Georgie Davidson, 'Origami,' published by Larousse & Co., Inc., 1975.
Origami is a 96 page softcover measuring 9 1/2" x 7 1/4". The condition is very good.
Most of the development of the exquisite art of paper folding is accredited to the Japanese--hence its name, Origami.
Origami affords endless scope for inventiveness in the making of beautiful paper shapes, and one of its greatest qualities as a creative medium lies in its therapeutic benefits: working with Origami one can concentrate, relax and in this way achieve tranquility.
This book gives all the information the beginner needs to become proficient in this ancient art that is still so relevant today. The author specifies the different kinds of paper which can be used if necessary as alternatives to the true Origami paper which is brightly colored on one side and white on the other. She describes the basic paper shapes (the triangle, square, rectangle, rhombus, etc.) and explains and provides exercises for the vitally important forms of folding.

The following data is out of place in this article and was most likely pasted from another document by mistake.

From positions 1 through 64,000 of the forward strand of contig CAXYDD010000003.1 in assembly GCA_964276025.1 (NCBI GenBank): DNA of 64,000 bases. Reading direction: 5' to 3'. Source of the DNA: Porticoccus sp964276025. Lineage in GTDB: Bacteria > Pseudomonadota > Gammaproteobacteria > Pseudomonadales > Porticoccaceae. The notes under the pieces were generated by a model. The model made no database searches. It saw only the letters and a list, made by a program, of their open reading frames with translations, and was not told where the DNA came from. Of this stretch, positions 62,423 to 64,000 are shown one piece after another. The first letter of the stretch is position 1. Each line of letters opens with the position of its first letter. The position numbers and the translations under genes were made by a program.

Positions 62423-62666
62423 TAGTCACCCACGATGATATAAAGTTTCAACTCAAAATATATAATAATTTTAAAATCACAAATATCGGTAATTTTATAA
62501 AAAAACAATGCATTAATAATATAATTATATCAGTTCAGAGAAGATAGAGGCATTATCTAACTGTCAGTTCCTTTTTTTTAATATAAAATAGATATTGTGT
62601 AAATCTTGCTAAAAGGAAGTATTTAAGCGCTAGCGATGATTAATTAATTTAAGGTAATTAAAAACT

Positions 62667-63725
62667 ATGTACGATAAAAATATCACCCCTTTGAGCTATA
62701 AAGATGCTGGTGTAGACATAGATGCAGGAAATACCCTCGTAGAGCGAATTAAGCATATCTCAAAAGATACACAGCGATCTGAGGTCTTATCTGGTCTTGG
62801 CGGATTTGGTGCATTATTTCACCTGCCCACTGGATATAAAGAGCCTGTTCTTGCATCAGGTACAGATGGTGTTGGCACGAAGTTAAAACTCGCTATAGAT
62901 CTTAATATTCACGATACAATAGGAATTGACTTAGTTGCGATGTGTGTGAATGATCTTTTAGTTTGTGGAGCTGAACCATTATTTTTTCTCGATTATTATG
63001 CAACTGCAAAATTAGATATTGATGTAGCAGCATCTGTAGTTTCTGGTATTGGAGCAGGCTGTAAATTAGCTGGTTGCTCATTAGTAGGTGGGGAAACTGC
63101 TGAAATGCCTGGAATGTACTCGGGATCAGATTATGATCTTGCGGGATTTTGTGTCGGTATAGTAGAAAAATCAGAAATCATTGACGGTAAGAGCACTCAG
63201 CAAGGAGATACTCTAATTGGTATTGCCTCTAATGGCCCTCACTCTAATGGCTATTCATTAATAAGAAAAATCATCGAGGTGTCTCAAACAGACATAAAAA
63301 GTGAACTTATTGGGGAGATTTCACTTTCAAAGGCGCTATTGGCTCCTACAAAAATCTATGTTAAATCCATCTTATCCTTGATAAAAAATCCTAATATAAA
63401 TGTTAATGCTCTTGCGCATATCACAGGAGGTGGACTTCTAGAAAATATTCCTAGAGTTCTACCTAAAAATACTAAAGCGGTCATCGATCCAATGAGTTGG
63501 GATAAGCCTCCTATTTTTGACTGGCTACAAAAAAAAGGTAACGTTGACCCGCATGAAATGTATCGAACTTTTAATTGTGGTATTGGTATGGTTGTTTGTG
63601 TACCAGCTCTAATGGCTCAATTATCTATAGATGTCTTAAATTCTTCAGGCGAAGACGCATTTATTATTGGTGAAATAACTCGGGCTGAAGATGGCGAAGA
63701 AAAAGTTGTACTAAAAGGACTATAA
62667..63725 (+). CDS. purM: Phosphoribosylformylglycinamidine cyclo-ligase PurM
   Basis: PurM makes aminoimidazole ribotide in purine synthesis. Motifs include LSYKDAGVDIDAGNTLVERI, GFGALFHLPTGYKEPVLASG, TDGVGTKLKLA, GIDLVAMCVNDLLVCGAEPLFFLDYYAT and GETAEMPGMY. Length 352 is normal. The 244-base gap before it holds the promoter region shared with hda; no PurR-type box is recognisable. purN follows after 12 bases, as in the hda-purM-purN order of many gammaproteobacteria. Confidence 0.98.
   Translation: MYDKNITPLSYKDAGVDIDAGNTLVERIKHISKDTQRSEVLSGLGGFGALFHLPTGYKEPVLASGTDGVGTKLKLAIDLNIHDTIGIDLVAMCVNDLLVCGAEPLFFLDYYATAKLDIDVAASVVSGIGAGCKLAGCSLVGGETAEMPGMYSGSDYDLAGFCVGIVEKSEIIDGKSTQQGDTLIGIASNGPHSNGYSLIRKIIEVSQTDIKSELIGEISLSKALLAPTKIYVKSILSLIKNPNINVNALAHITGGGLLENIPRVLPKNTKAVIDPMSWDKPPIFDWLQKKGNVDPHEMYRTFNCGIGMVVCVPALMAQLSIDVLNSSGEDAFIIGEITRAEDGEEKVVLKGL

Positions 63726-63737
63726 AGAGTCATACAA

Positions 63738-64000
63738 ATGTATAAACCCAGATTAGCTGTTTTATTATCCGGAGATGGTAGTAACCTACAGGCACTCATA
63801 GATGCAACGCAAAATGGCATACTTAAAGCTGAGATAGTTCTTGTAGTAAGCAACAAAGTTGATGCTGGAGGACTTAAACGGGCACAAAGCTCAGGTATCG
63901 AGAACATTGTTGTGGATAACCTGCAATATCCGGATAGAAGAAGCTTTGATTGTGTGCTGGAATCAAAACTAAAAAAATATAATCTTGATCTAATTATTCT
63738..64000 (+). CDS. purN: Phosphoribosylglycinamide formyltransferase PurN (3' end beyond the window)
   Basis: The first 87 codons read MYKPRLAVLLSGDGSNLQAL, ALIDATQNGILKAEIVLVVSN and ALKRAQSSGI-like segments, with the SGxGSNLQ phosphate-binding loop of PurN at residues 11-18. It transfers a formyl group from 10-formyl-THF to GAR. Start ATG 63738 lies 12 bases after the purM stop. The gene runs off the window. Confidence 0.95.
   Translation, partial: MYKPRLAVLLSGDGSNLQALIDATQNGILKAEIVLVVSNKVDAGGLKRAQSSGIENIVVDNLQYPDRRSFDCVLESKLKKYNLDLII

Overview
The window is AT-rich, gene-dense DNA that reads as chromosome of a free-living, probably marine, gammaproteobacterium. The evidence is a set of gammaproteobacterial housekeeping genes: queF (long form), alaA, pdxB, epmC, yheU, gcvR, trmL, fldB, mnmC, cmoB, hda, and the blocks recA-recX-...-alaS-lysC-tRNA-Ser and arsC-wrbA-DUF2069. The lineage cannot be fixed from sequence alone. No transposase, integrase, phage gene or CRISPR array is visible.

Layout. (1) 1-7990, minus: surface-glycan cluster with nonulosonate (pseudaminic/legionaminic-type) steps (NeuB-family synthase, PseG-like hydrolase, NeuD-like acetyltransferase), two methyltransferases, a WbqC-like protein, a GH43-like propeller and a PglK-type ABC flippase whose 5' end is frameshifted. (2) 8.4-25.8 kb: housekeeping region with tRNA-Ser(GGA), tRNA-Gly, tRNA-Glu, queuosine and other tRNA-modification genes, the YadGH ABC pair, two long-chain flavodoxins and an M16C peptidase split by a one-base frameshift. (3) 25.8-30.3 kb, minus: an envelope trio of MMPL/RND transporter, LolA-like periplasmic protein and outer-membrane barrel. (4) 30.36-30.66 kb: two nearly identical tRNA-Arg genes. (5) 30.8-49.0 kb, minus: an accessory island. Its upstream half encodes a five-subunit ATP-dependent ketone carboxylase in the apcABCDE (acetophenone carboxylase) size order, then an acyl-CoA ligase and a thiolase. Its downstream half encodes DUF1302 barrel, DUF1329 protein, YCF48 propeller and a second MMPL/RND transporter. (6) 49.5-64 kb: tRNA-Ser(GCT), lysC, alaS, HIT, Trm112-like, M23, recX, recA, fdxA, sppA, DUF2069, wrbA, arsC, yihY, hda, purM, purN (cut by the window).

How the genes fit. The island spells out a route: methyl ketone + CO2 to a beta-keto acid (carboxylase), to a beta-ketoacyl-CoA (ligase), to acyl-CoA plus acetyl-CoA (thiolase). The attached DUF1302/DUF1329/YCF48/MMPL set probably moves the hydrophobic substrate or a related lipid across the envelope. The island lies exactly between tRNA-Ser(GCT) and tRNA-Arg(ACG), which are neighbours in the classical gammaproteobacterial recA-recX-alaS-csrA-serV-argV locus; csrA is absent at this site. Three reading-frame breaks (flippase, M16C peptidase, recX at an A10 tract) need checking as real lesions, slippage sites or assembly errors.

Once these fundamentals have been established, the reader is gradually introduced to the full range of possibilities the full range of Origami affords. These include simple toys that a child can make; a festive Easter scene; a Noah's ark; decorations for Halloween; a Nativity scene and other ideas for Christmas such as table settings, party hats and gift wrappings; special cards for invitations and announcements. The guiding principle throughout the book is to proceed from the simple to the complex, adapting basic models for more elaborate creations, thus building up your who Origami repertoire.